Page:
What Pegman Saw – Worth the Climb

“What Pegman saw” is a weekly challenge based on Google Streetview. Using the 360 degree view of the location provided, you must write a piece of flash fiction of no more than 150 words. You can read the rules here. You can find today’s location on this page,  from where you can also get the Inlinkz code.

WPS - Bulgaria - Worth the Climb 171021Worth the climb

Afternoon sunshine gleamed through the dirty glass of the window. The smell of boiled cabbage was strong. Ivan wrinkled his nose.

“Lyudmila – beautiful Lyudmila! There is something on the roof you must see.”

Grumbling, Lyudmila followed him to the lift. It was broken.

“That’s it. I can’t manage the stairs.”

“Please, Lyudmila?”

She scowled, and set off up the staircase, gripping the rail tightly with one hand, and supporting her weight on her stick with the other.

At the top of the third flight, Ana popped out with a chair.

“Sit down, Lyudmila! Here, I’ve brought you a drink.”

“I suppose you know what’s going on?”

“Going on?”

Lyudmila snorted. She climbed the last flight, then, breathing stertorously, she left the stairwell and went onto the roof.

It was decked with bunting, and there were tables loaded with food and drink.

“Happy 100th birthday!” chorused the residents of the tower block.

33 thoughts on “What Pegman Saw – Worth the Climb

    • Thank you, Josh! The photo of the dilapidated tower block made me think that the shared hardships of the occupants probably bonded them into something like a village, where everybody knows everybody else’s business. Lyudmila would be a very special person in such a community, I think.


    • Dear Anie
      Thank you for reading and commenting. Lyudmila is a one-off character for this story (although ladies her age have plenty of stories to tell – that one about the Commissar…but no; to tell you would be to break a confidence…)
      With best wishes


  1. awe- thanks for the smile = such a cheery piece – and I know that I am mispronouncing the name Lyudmila – and it fits so well.
    Also, starting with the smell of cabbage really added to the mood….

    Liked by 2 people

    • Hi Rochelle
      Thank you for reading and commenting. I knew one centenarian who used to travel locally by bus, even though he could easily have afforded taxis. He just liked getting out and about, I think!


  2. Very sweet tale, Penny and you don’t get to be 100 without being a tough, tough cookie, so I’m sure Lyudmilla survived her climb well enough. I’d like to think your sentiments about the tower block residents being a community is true, though in our local block it seems some just lob litter from the windows and dump old fridges in the car park. Perhaps there is both though – community amid the neglect. Good write as always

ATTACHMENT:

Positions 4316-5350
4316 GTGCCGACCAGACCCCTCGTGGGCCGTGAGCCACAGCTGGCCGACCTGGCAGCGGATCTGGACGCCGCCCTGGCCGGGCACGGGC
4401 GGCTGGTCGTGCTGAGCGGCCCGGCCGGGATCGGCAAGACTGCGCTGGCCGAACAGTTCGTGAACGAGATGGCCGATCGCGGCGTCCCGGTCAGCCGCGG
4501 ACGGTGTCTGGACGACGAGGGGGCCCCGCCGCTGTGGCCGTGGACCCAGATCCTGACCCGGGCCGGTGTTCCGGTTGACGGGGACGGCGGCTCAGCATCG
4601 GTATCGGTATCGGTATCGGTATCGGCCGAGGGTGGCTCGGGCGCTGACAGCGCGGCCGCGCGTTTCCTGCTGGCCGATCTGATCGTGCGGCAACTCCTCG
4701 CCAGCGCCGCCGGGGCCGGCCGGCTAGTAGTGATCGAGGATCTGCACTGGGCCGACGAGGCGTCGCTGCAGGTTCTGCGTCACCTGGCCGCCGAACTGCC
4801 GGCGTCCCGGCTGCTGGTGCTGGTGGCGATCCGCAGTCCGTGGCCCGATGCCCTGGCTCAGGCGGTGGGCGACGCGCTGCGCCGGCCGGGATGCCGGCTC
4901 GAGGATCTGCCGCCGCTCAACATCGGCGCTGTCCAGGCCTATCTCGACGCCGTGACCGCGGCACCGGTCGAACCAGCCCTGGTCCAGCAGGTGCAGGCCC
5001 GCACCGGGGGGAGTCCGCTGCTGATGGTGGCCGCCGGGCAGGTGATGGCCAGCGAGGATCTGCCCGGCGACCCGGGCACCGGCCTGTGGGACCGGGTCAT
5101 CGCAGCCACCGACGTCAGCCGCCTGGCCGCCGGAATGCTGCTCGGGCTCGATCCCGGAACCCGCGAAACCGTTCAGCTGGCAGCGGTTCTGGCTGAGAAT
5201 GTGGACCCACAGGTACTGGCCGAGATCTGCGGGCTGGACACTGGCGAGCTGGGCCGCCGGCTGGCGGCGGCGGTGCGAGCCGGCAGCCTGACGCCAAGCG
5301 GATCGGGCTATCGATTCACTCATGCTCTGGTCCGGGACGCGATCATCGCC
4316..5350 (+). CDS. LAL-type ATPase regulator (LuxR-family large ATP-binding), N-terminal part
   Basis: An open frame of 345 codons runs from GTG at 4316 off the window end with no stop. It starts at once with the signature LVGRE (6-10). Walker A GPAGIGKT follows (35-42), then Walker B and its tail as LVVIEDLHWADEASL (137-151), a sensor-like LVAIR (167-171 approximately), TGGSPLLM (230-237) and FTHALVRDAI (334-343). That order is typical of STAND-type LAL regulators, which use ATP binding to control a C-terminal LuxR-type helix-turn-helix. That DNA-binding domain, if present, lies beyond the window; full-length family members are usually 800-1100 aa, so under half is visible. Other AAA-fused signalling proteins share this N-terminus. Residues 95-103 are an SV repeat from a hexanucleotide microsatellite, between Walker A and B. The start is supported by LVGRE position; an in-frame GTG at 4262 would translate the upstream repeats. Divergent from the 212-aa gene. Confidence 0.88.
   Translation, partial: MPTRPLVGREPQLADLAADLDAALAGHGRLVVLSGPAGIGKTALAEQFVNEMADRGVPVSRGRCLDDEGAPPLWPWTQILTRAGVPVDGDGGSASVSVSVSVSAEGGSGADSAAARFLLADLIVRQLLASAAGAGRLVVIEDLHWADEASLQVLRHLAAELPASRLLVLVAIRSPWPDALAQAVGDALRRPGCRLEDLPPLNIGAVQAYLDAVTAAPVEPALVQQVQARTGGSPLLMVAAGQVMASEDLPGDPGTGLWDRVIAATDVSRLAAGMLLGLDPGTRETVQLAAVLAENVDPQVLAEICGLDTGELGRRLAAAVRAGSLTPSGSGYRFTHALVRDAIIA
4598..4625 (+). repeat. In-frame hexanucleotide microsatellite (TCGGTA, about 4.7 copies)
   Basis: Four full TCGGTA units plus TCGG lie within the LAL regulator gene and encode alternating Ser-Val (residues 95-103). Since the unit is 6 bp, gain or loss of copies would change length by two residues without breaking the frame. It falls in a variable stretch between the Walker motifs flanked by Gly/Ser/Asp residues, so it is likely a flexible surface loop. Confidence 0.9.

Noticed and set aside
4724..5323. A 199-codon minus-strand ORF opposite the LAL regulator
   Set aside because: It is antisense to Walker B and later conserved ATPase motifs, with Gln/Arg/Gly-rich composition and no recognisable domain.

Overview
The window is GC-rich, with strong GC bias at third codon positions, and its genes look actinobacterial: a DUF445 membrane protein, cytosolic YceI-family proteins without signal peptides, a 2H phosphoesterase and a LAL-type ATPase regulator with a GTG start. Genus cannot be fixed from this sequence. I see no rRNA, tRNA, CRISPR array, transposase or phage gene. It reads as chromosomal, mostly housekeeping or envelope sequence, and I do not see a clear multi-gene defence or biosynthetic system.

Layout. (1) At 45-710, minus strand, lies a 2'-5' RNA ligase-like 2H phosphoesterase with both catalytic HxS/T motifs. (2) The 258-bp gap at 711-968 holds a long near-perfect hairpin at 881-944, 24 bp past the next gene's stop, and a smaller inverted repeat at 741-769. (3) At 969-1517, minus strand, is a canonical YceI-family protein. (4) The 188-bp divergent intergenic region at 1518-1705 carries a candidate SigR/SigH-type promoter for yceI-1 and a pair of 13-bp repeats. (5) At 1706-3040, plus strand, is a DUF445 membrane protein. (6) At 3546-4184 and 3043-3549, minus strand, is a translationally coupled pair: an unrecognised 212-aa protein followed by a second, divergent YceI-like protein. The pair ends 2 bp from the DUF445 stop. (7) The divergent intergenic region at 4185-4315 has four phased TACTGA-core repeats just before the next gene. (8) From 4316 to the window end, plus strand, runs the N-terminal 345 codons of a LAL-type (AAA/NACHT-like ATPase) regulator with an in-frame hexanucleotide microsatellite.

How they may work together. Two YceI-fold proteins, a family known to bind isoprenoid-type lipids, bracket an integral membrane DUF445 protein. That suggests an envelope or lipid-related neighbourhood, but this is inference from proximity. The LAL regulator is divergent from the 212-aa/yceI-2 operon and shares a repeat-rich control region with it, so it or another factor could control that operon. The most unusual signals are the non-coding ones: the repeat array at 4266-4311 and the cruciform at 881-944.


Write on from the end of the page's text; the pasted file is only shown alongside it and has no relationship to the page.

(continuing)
Liked by 2 people

    • Dear Lynn
      Thank you for reading and commenting. I’m glad you thought it was a sweet tale. I expect tower blocks vary in their make-up. Grenfell tower residents seemed to be very much a community when they were interviewed after the awful fire.
      All the best

      Liked by 1 person

      • It did bring them together, you’re right, though whether they felt so unified before, who’s to say. They were there to support each other after such a dreadful event, that’s the main thing – only someone else who has been through something so awful could know what the other has been through. I won’t get into ranting how neglected those people were, how that whole disaster might not have happened if the residents were rich and powerful people and not the low waged and voiceless …

        Liked by 1 person

    • Well, anything we guess about the strength of community before the fire is just that – a guess. I’m with you all the way about the neglect of the community and how unjust it is. One thing that the media haven’t mentioned at all is the statutory obligation on local authorities to have a plan for dealing with major incidents, and to rehearse their responses. Some LAs are good – I’ve taken part in some exercises and they’re very helpful; you learn where your weaknesses are, and you put them right. From what we hear, the LA responsible for Grenfell was not well prepared. I suspect they didn’t have a plan, and certainly didn’t do training using such a plan. Which means that people died as a result of the neglect of a statutory duty, which surely must amount to manslaughter?

      Liked by 1 person

      • I didn’t know this, Penny – very interesting. It was the penny pinching attitude to the cladding, the way they used a flammable one when they could have used a safer alternative for a few pounds more. In one of the richest boroughs of London, such behaviour is truly despicable.


  3. What a fantastic surprise. Well worth the climb. I like the way the broken lift is worked in and the characters’ responses / lack of them implying no change there. The sighs and sounds and smells solidified my sense of place. Grand writing, Penny. A joy to read.

    Liked by 2 people

    • Dear Kelvin
      Thank you for reading so carefully, and commenting in detail. The feedback is much appreciated. You are exactly right about the characters’ lack of response to the broken lift – as you say, no change there.
      With best wishes

      Liked by 1 person

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